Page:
We are excited to announce a new PriceBeam webinar about how to take pricing into consideration sooner in the product development process and thus developing new products or services that better match what the market is demanding and is willing to pay for.
Pricing Managers, Marketing Managers, and Sales teams often find it more difficult to get pricing right when launching a product in a new market, as opposed to pricing the same product in an existing market. In theory existing-market pricing should go through the same steps as new-market pricing and look at value drivers and willingness-to-pay, but in many situations existing markets mean there is a reference point to base the price on. Such a reference point is lacking if pricing for a new market.
Here are 7 ways for getting the price right when launching in new markets.
Launching a new product, whether you are in a startup or a well-established corporate environment, can be a daunting task. Everything from product development to marketing materials, sales training, customer communication and pricing comes in play. One of the biggest determinators of success is getting pricing right: price too low and the profitability is broken, plus it is almost impossible to later increase the price (substantially). Launch at too high a price and you may not sell enough to get off the ground.
Barriers to entry and the difficulty of doing business abroad have reduced considerably over the last two decades, thanks to technologies such as the Internet. This means it is much easier to do business around the globe but also that brand and product communication is increasingly global. Customers or consumers in Germany can now see product features, prices and discounts offered in USA or Singapore, and may create bad publicity if they feel that what they pay for locally is not of the same value. International prices are also considerably more transparent than ever before. On the other hand, both willingness-to-pay and actual prices do differ considerably around the globe, be it of similar of even identical products. What an Indian or Brazilian customer is willing to pay for Product A may not be the same. Or, a German customer may value Feature B over Feature A whereas the Canadian or Danish customer really only cares about Feature B and maybe Feature C that is not even available in Germany.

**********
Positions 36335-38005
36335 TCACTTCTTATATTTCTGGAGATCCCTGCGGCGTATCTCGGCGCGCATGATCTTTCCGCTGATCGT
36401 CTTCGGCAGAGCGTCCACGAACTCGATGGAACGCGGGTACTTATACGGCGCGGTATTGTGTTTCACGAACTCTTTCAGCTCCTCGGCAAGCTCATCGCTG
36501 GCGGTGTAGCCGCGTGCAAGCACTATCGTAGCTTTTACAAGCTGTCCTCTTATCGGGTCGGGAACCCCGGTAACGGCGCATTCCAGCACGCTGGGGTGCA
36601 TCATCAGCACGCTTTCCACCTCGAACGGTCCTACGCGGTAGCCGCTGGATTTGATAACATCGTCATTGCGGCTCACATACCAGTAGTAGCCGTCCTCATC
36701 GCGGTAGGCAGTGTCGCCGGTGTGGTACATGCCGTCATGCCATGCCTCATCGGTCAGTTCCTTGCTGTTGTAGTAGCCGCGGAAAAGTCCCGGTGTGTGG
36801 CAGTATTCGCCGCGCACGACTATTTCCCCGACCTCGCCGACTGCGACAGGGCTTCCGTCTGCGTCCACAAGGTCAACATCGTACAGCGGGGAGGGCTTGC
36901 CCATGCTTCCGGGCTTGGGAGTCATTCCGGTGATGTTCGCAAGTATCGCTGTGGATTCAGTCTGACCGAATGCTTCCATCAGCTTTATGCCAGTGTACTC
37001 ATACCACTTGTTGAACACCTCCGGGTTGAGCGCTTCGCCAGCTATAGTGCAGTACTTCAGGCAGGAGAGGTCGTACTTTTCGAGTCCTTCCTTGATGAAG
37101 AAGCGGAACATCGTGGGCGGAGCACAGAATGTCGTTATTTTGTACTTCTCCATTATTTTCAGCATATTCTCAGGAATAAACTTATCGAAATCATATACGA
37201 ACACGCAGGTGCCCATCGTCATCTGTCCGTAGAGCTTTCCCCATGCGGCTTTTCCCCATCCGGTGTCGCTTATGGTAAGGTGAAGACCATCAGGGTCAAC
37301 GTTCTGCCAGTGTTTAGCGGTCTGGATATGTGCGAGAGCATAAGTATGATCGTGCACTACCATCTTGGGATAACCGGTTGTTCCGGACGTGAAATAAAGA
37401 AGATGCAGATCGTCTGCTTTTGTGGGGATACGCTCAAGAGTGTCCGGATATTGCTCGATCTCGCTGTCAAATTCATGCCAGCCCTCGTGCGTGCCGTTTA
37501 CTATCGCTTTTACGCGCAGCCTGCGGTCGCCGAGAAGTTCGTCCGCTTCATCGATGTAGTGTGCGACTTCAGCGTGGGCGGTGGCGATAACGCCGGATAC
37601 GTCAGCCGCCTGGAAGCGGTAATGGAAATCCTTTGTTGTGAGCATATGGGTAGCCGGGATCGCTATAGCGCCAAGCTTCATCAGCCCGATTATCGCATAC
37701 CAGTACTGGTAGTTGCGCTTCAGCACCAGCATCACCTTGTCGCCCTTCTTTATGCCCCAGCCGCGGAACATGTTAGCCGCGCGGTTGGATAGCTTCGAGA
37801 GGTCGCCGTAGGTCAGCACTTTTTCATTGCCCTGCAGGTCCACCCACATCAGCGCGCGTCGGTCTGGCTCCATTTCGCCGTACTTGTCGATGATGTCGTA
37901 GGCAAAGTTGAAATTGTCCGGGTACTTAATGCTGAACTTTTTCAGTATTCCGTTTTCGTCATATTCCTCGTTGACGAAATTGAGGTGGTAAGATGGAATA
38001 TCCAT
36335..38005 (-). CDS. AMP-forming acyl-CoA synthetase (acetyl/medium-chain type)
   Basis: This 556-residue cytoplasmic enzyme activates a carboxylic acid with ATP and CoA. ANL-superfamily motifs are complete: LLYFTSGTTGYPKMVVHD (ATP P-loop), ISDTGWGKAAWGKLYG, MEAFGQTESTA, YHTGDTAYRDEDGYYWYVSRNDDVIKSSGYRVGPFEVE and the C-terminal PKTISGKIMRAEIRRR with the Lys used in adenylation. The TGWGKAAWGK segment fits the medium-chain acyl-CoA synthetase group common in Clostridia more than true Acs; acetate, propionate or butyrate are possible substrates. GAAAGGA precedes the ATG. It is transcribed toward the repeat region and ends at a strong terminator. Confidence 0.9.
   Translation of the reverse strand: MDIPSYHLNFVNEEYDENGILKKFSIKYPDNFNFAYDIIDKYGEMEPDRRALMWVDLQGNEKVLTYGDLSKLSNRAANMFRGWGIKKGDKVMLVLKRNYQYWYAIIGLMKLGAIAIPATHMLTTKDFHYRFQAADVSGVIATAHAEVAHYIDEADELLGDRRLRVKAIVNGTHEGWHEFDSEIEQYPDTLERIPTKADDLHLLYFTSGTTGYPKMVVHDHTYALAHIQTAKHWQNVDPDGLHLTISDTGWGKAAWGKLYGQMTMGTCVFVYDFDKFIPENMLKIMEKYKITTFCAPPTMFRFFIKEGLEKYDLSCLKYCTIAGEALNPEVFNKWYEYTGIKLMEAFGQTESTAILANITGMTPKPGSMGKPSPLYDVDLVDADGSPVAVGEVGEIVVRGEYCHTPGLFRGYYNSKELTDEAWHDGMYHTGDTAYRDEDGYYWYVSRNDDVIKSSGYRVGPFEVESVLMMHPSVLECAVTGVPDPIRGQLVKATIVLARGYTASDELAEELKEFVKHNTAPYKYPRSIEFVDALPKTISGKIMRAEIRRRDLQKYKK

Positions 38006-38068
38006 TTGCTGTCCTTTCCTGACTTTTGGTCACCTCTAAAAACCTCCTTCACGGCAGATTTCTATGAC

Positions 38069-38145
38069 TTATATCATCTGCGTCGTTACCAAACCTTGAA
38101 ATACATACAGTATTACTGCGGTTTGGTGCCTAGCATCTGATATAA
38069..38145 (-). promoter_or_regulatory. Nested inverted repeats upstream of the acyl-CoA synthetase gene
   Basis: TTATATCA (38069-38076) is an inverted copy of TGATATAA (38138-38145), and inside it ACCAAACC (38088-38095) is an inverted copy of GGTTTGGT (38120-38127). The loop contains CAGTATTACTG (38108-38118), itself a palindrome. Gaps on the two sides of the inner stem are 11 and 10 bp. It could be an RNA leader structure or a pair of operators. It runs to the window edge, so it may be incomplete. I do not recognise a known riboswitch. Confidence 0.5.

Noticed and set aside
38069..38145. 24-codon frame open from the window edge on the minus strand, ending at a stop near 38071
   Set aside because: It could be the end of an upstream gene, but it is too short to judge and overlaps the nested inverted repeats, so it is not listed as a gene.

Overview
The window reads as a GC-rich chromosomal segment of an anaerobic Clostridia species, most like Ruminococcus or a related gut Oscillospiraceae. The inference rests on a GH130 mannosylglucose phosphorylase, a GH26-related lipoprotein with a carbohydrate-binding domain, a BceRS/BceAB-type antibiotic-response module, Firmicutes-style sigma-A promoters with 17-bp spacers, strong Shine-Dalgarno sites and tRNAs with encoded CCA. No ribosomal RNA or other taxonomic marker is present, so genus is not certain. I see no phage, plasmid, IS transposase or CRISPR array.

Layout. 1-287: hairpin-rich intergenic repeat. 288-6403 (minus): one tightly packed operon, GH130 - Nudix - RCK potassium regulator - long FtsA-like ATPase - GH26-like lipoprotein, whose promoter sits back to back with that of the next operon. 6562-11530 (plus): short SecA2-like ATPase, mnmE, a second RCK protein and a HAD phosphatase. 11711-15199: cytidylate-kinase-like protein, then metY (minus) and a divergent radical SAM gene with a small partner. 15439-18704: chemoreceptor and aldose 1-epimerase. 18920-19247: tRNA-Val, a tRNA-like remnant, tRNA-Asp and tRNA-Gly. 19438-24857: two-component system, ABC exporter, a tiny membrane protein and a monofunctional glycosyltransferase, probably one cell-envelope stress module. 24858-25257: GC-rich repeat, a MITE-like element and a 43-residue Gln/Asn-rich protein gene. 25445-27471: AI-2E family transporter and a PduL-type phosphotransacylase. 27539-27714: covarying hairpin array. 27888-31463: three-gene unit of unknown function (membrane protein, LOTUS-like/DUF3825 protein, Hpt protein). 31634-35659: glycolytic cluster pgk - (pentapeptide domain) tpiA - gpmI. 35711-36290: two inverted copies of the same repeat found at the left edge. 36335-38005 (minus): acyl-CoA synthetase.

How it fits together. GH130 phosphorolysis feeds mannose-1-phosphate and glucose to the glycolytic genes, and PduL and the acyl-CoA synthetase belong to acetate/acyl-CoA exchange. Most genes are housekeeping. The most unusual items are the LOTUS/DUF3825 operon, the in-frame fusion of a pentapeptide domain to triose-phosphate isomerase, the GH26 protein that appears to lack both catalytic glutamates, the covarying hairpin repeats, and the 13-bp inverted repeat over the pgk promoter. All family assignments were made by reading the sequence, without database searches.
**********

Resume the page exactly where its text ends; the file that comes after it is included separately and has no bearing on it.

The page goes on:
Launching new products or services can be a daunting task. With everything from product development, marketing, sales training, customer communication, as well setting the price. Price research can help in various ways with these challenges.
When setting the price for a new product*, willingness-to-pay research can be a strong decision support tool. But there are different types of WtP research and different situations that require different methodologies.